will hold its annual Halloween celebration indoors in order to avoid bumping into ursine visitors, which are said to be hanging out in record numbers this year.
Polar bears are not new to the tiny town of just 2000 inhabitants, located on the northernmost coast of Nunavut territory. The village sees numerous bears in the region in any given year. But this year, the population has increased dramatically, and they have been wandering into town with more frequency as a result.
With this in mind, the town council held a special meeting last week to discuss what they should do about Halloween. With 1200 kids in town, they didn't want to disappoint the young trick-or-treaters, so they came up with the idea of holding the holiday indoors at the local community hall. A shuttle bus will even pick up the children and safely deliver them to the festivities. This should greatly reduce the chances of a bear encounter, which could easily end in tragedy.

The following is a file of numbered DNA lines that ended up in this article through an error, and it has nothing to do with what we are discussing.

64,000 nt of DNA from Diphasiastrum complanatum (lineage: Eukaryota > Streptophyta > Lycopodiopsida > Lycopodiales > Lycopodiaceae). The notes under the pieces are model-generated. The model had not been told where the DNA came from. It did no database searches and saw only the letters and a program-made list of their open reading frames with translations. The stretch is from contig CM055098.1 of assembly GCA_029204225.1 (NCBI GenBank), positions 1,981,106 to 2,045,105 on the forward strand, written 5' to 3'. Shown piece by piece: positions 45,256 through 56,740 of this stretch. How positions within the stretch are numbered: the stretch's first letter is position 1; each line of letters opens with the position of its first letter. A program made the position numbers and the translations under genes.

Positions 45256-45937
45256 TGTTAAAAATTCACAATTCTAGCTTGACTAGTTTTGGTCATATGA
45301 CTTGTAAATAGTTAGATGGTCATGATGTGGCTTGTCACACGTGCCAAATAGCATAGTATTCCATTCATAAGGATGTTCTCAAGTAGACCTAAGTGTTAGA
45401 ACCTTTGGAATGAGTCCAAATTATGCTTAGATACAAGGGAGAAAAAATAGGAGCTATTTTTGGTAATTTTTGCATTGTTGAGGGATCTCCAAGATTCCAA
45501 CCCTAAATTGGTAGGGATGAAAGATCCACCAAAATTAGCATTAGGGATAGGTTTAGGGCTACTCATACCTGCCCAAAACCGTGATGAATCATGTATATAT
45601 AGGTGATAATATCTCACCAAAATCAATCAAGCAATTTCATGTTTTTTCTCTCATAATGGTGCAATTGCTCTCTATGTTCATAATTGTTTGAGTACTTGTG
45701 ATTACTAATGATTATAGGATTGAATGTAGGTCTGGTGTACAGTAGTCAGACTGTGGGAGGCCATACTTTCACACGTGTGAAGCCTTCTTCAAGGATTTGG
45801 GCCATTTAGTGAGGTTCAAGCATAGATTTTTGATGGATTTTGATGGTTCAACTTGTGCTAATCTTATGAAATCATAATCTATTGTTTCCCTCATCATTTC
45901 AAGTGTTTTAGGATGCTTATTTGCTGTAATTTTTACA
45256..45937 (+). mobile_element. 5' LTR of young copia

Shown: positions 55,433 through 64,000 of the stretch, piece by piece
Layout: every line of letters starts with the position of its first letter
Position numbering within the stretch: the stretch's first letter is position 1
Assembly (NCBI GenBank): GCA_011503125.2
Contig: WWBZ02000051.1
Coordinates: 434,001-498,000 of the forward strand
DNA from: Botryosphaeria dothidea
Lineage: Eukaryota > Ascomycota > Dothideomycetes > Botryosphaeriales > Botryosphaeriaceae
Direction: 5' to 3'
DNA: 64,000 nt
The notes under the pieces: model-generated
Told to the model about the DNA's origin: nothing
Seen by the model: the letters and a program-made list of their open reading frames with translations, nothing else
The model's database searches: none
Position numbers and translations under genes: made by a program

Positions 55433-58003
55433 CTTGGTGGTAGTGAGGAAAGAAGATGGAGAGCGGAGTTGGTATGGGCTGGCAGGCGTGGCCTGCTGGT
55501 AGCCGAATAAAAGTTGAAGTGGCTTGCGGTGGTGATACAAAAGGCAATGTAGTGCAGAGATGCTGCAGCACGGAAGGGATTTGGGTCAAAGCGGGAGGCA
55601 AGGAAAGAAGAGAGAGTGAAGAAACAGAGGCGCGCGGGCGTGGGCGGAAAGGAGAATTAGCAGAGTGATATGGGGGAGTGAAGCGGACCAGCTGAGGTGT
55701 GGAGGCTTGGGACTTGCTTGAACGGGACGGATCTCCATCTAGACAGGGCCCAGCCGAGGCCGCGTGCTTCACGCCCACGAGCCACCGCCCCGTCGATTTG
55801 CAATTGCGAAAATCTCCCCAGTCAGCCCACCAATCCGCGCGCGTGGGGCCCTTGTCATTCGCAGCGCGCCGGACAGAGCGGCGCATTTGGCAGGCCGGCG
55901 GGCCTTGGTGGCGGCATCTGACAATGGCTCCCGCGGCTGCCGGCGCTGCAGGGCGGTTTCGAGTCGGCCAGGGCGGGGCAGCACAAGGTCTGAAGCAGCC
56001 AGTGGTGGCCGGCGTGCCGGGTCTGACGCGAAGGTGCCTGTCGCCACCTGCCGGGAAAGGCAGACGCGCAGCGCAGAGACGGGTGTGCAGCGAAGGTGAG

Animal experts say that shrinking ice caps in the arctic are reducing the size of the polar bear's natural habitat, and forcing them into a smaller area. That is the reason that Arviat, and other villages along the Arctic Ocean, are seeing more of the bears in their area. Warmer weather is causing the Hudson Bay to take longer to freeze this year as well, preventing then bears from making their annual pilgrimage back north. Once the bay has frozen over for the season, the animals will leave Arviat behind.
While some of the ghosts, ghouls, and zombies of Halloween can indeed be scary, I can think of few things that would be more terrifying than coming face-to-face with a hungry male polar bear weighing more than a thousand pounds (450 kg). This is a wise move on the part of villagers.